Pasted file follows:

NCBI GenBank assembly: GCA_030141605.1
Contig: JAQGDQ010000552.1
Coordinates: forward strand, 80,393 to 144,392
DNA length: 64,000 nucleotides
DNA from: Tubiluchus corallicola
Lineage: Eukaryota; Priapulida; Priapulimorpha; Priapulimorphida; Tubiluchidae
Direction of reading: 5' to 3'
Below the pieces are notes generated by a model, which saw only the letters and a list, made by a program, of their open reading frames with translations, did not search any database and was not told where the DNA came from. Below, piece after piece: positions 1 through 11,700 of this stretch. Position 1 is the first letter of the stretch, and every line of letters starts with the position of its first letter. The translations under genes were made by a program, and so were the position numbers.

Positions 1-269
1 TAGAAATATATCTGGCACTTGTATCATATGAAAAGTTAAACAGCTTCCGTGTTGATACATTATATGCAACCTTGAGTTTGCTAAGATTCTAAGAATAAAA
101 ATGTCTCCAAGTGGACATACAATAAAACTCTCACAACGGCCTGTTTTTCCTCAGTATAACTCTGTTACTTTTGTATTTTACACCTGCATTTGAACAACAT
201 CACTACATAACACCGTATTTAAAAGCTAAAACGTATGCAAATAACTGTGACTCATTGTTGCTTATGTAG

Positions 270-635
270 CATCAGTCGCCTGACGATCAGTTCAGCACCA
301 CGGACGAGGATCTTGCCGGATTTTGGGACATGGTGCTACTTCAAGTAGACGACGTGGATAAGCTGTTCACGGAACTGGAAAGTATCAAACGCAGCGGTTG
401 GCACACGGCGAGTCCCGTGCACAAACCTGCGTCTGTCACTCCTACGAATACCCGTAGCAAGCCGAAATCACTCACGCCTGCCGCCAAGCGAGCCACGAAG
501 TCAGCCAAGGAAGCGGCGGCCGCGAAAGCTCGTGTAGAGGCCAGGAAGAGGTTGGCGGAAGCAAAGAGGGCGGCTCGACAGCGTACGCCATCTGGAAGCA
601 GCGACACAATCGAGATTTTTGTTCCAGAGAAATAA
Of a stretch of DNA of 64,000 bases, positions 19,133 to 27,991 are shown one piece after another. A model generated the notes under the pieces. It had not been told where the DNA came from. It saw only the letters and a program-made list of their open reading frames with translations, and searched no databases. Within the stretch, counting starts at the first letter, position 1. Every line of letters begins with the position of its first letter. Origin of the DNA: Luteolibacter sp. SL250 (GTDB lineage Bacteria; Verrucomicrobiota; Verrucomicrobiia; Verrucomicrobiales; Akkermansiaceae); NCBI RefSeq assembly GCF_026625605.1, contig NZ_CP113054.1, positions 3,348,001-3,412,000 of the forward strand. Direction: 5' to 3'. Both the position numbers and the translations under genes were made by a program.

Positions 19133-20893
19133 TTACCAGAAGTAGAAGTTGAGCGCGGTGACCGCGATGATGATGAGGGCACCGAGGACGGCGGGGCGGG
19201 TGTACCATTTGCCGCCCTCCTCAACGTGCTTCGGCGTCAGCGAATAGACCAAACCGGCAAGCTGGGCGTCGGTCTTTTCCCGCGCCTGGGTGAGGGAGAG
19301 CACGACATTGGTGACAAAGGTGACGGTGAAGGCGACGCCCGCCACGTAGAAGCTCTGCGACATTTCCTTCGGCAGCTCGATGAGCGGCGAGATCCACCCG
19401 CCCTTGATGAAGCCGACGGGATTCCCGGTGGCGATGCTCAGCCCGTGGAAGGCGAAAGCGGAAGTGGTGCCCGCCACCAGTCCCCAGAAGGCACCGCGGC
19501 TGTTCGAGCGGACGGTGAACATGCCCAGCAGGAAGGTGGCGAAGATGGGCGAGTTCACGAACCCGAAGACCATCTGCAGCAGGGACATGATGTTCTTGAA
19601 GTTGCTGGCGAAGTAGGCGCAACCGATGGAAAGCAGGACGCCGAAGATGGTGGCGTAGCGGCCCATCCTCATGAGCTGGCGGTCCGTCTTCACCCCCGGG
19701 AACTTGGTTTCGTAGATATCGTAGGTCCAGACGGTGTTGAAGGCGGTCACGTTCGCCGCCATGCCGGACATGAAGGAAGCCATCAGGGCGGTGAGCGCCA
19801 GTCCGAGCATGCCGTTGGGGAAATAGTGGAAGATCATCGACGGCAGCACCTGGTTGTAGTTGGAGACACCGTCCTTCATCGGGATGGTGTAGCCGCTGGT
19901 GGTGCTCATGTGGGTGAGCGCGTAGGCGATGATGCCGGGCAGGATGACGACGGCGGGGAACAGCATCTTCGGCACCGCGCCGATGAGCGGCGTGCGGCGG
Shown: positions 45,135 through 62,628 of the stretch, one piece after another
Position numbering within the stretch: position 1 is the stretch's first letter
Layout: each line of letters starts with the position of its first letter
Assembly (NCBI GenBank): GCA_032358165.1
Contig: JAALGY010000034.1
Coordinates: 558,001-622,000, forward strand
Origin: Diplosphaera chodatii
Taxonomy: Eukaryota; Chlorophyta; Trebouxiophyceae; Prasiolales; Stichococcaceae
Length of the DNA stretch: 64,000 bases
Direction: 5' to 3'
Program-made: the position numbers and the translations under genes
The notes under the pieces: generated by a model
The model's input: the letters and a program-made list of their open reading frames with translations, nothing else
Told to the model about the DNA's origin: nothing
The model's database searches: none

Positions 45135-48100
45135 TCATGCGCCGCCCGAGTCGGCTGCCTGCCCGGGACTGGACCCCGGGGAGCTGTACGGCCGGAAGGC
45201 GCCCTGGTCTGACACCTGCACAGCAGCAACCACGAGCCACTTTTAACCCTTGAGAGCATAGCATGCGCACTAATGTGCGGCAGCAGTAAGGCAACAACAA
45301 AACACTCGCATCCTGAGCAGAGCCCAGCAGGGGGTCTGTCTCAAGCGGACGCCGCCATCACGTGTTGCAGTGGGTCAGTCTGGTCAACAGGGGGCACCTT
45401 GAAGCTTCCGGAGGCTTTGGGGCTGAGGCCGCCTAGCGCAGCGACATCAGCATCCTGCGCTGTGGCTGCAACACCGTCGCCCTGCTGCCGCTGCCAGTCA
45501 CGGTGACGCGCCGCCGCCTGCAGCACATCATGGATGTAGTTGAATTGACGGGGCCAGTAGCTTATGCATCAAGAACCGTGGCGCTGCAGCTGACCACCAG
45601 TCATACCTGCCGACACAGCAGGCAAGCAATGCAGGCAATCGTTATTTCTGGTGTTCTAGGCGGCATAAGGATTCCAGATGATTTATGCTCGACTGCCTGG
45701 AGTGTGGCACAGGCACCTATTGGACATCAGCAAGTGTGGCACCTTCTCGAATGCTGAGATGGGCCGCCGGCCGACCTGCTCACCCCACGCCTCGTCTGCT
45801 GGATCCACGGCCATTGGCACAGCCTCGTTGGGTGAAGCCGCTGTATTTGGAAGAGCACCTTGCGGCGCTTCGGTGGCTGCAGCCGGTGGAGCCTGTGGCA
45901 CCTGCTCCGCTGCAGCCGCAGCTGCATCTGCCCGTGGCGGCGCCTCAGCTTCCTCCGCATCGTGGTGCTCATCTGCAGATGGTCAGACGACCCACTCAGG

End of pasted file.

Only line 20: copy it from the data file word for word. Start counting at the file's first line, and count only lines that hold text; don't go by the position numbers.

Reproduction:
Positions 19133-20893